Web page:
28  Political instability in parts of the world have brought new waves of immigration to Utah.  Unfortunately, violence and fear are still a part of many people’s lives in some countries.  In 2009 …the U.S. government could offer asylum, or refugee status, to up to 80,000 people from different areas of the world. Utah could take between 8,000-9,000.

29  In order to qualify refugees must meet strict criteria. One of the criteria is that people must have fled their homes and started living somewhere else because they are afraid that something or someone at home would hurt them because of their ethnicity, religion, or something else.


31  As many as 25,000 refugees are in Utah  Moved to escape war, starvation and natural disasters.  Forced from their homes because of either their race, religion, particular social group, nationality or political views.  Information for your storybook

32  Refugees come from all over the word. Many come from Africa, Asia, Middle East, Central and South America.  They feel Utah is a much safer place than the country they are originally come from.  Information for your storybook

33  Refugees have come from:  BosniaSomaliaCongo  TibetBurmaTurkey  SudanAfghanistan  IraqIran other countries   Video:  famine  blending & working in Utah Iraqi refugee  volunteers need to help refugees  Iraqi journalist—I like his comments about combining 2 cultures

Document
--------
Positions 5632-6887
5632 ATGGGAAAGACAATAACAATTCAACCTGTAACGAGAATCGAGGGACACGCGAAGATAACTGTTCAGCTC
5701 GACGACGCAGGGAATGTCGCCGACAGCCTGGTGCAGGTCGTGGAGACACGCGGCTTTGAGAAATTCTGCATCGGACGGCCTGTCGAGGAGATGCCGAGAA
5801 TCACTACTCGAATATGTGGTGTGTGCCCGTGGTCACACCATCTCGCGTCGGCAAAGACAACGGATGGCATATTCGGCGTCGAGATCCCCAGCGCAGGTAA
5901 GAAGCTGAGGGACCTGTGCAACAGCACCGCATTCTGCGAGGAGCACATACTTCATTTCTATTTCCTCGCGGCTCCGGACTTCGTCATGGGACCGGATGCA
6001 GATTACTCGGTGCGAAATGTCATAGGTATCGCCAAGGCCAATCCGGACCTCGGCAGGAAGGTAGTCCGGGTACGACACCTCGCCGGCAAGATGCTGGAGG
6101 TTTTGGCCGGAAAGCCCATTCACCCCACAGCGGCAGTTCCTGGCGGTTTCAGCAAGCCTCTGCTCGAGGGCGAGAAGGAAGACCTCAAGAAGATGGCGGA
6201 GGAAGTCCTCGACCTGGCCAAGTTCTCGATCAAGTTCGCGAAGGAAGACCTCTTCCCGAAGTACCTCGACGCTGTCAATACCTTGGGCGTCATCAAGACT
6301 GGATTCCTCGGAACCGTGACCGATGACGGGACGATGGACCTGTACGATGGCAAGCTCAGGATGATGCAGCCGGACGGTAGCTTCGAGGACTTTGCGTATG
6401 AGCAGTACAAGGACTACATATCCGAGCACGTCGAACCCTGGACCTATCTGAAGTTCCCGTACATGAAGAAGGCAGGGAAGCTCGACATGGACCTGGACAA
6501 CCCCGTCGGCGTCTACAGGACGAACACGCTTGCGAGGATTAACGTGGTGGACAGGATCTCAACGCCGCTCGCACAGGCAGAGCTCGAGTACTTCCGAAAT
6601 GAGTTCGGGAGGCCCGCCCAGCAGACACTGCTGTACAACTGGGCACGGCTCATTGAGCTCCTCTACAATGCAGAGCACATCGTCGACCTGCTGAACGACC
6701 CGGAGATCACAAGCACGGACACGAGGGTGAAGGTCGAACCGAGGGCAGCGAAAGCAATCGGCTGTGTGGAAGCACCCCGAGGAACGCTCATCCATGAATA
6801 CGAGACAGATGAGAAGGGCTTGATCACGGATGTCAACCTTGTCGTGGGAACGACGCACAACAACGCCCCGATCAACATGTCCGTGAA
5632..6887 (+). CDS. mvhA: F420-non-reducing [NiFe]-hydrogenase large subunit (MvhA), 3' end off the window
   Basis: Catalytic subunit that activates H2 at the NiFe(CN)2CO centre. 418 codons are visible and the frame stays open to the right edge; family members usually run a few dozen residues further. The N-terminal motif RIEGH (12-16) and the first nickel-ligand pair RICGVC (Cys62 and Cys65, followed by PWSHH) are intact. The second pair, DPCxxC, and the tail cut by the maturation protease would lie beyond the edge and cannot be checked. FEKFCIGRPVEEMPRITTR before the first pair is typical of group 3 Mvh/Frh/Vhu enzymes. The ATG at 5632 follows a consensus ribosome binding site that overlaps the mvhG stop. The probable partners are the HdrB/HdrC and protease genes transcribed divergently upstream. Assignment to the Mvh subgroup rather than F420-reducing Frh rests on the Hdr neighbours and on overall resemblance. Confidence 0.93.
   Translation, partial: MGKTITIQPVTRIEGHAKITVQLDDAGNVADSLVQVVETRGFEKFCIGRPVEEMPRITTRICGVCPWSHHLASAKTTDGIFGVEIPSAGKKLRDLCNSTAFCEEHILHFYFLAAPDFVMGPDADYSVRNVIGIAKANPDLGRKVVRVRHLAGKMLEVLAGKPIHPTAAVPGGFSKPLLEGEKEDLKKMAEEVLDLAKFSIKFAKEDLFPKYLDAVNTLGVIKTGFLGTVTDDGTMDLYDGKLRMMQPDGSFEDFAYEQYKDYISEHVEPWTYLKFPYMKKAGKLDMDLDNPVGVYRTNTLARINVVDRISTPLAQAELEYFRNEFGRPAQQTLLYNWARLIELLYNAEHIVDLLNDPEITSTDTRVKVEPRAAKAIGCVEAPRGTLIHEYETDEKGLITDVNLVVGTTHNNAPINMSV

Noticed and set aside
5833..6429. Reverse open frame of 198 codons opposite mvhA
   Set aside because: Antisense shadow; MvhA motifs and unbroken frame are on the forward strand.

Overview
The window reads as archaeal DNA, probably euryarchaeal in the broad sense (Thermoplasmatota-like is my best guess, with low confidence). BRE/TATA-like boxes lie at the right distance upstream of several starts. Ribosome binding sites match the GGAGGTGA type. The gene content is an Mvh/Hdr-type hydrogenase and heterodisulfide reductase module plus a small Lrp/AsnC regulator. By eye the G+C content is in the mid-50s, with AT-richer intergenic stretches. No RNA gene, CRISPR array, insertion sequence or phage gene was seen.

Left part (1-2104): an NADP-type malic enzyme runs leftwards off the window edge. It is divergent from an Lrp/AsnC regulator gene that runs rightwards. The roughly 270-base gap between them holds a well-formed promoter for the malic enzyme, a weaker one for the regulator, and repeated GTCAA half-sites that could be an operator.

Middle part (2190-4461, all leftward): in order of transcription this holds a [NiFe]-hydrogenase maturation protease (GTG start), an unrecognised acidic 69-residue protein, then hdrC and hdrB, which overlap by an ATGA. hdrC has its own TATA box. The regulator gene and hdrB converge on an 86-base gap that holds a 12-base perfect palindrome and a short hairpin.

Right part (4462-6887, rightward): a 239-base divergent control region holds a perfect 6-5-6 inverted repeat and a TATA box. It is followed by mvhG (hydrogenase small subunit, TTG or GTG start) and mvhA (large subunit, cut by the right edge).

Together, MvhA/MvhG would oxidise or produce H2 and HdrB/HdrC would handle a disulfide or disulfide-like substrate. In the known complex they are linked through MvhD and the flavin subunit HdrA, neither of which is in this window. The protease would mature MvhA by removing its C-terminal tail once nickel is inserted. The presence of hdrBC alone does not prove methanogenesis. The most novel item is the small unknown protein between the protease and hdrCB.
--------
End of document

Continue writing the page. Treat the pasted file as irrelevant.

34  Comprehensive guide to various physical, mental and developmental disabilities and rehabilitation. Throughout the world, there are millions of people who have some form of emotional, mental, or physical handicap that can limit their activities to varying degrees.  The terms disabled and differently abled are both preferable terms to the outdated term handicapped. Disabilities can be the result of accidents, resulting in paralysis, brain damage, etc., while some people are born with such afflictions as cerebral palsy, spina bifida, Down syndrome, muscular dystrophy, blindness, etc.  Information for your storybook: the 2 nd paragraph

35  The ADA prohibits discrimination on the basis of disability in employment, State and local government, public accommodations, commercial facilities, transportation, and telecommunications. It also applies to the United States Congress.  What does prohibit mean?  What is an example an accommodation?

36  To be protected by the ADA, one must have a disability … An individual with a disability is defined by the ADA as a person who has a physical or mental impairment that substantially limits one or more major life activities…The ADA does not specifically name all of the impairments that are covered.  Information for your storybook